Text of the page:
Front bookcover

New book reveals a hidden Britain

Where is Cornwall on the map of Britain? It may be down in the bottom corner if you’re talking road maps or OS sheets, but that’s not the only way of thinking about the position of the county, according to a new book by a University of Exeter academic.

Britannia Obscura:Mapping Hidden Britain explores alternative ways of thinking about the shape of Britain. Where are its main highways if you’re a pilot, or a canal enthusiast, or a dowser in search of ley-lines? Where’s the centre of Britain if you’re a caver? Or one of Britain’s megalith hunters, in search of prehistoric stone rows and circles?

The book sets out to see the shape of Britain from different perspectives. The views of people like John Christian, a Dartmoor based ley-hunter whose interests focus on ley lines and energy paths within the landscape. Ley-hunters like him might think of Britain’s main arterial route as not being the M1 but the Saint Michael Line, a 350 mile long energy-current/prehistoric path that crosses the country diagonally from Cornwall all the way to Norfolk. Most people are accustomed to a North South cultural divide. But looking at the megalithic sites of Cornwall from the viewpoint of people interested in Britain’s prehistoric sites reveals an East-West divide instead. 

Dr Joanne Parker, a Senior Lecturer in Victorian Literature, at the University of Exeter’s Penryn Campus explained: “The book’s aim is to remind us that there is no one, absolute map of Britain. There are countless ways of thinking about the shape of the country – alternative maps that draw different communities together, and which exist within the lines of our “official” maps. Although the book started out as being about the landscape, it ended up as a book about people, and the wonderful maps that exist in their minds.”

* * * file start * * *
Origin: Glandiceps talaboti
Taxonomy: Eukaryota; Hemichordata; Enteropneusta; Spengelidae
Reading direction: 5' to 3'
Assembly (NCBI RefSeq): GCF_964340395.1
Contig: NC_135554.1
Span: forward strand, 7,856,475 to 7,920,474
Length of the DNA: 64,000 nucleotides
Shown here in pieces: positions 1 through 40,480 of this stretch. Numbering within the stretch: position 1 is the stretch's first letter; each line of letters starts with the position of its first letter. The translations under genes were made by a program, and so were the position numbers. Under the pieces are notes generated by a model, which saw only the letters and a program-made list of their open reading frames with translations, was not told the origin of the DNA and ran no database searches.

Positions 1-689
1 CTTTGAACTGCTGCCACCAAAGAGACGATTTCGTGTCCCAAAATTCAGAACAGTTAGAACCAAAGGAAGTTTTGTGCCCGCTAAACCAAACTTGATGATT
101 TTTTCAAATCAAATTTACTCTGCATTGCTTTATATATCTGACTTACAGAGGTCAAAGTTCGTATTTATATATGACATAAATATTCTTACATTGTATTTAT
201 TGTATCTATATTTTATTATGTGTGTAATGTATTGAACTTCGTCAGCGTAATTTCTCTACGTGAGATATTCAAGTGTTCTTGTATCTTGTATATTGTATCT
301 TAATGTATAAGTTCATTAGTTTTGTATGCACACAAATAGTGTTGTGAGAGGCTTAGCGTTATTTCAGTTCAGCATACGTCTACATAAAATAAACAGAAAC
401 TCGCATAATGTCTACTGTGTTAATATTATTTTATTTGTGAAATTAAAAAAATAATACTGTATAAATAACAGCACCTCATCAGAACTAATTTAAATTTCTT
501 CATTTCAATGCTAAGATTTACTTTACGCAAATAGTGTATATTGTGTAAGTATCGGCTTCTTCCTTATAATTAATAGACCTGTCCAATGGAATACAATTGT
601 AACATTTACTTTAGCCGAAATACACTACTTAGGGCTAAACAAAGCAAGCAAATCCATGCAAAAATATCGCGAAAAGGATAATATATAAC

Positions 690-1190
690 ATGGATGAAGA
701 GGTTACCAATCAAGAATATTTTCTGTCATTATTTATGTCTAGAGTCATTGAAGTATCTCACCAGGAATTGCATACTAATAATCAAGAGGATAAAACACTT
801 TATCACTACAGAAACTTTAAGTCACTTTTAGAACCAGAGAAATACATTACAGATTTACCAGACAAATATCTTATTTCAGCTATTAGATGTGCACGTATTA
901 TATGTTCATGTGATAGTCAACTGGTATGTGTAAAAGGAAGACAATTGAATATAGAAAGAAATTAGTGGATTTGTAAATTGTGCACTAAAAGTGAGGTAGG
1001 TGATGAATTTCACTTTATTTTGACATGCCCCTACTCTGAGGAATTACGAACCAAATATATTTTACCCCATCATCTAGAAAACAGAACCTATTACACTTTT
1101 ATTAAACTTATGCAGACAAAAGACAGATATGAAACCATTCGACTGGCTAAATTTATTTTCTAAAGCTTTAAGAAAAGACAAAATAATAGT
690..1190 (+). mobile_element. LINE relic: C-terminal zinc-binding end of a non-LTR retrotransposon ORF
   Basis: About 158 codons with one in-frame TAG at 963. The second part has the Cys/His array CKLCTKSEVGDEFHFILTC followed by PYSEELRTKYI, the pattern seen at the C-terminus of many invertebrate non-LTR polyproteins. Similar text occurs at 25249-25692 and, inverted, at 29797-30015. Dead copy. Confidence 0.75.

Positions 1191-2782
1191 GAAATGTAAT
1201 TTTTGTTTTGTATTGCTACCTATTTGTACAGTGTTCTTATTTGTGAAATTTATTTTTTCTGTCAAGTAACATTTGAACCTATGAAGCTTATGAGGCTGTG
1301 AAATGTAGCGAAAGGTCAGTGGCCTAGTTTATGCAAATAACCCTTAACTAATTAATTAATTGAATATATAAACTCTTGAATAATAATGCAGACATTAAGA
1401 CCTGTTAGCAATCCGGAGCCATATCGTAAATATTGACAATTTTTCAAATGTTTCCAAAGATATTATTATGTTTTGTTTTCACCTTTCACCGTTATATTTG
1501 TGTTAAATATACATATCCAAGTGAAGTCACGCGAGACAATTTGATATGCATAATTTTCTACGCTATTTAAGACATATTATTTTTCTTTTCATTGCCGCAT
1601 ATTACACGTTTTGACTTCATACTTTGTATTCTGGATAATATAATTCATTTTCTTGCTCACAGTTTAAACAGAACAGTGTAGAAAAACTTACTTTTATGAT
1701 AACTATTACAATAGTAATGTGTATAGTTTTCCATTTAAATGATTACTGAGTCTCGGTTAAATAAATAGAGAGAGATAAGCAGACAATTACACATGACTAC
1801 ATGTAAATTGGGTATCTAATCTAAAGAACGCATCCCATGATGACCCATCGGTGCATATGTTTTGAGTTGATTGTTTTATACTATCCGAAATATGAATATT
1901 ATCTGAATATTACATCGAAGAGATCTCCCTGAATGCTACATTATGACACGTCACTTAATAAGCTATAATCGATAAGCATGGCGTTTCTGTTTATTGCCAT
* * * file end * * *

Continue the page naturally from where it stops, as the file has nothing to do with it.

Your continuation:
She added:“Britannia Obscura: Mapping Hidden Britain shows that our categories of rural and urban, centre and periphery, are all subjective – whether you live in Redruth or Redcar, you are always at the centre of somebody’s map.”     

Britannia Obscura also traces alternative histories of Britain. How the shape of its underland was pieced together, starting at Pen Park Hole in Bristol. How its canal system emerged, and then disappeared back into the land from which it had been carved. And how its skies were first travelled.

Because Britain’s landscape is so richly layered with history, it’s a country you can never tire of exploring, according to Dr Parker who wrote the book after moving back to England from Canada. She explained:“At the time it felt like a move to somewhere small and entirely explored. But talking to people like Christopher Street, who traces ley-lines through the centre of London, made me realise that you can never exhaust the possibilities for discovery in Britain. There are countless maps of the country, waiting to be explored – maps of things that are forgotten or hidden. Even the most familiar places, where you work and live, can be endlessly rediscovered.”

Dr Parker will be discussing Britannia Obscura on BBC Radio Four’s Start the Week on 29 December with presenter Andrew Marr.

Date: 27 December 2014

Read more University News